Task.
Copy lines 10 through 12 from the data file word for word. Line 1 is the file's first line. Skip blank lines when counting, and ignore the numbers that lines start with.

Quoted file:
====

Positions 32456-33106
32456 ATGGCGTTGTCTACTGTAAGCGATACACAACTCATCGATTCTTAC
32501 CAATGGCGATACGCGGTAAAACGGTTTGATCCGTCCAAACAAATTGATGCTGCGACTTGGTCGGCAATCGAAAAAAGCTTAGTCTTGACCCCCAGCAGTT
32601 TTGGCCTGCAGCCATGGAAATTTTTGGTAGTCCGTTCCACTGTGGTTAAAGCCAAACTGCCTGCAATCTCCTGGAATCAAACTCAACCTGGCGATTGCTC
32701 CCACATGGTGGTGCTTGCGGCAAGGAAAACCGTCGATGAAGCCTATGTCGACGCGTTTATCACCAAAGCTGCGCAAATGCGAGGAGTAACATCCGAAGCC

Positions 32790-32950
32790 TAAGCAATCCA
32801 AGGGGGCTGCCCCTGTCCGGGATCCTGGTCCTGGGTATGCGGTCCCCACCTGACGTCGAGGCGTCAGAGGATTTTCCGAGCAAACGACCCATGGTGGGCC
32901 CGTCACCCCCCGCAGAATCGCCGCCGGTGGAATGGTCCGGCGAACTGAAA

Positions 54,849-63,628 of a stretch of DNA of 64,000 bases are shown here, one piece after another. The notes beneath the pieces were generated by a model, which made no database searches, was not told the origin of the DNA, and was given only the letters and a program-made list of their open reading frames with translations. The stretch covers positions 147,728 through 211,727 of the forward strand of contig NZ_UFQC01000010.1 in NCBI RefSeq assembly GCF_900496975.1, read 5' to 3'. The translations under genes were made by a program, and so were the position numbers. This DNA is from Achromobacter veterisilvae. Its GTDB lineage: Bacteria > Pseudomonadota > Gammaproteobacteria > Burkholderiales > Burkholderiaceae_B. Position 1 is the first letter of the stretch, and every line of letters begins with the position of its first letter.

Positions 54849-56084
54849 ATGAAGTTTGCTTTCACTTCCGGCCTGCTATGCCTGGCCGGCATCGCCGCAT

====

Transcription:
Positions 54,849-63,628 of a stretch of DNA of 64,000 bases are shown here, one piece after another. The notes beneath the pieces were generated by a model, which made no database searches, was not told the origin of the DNA, and was given only the letters and a program-made list of their open reading frames with translations. The stretch covers positions 147,728 through 211,727 of the forward strand of contig NZ_UFQC01000010.1 in NCBI RefSeq assembly GCF_900496975.1, read 5' to 3'. The translations under genes were made by a program, and so were the position numbers. This DNA is from Achromobacter veterisilvae. Its GTDB lineage: Bacteria > Pseudomonadota > Gammaproteobacteria > Burkholderiales > Burkholderiaceae_B. Position 1 is the first letter of the stretch, and every line of letters begins with the position of its first letter.

Positions 54849-56084
54849 ATGAAGTTTGCTTTCACTTCCGGCCTGCTATGCCTGGCCGGCATCGCCGCAT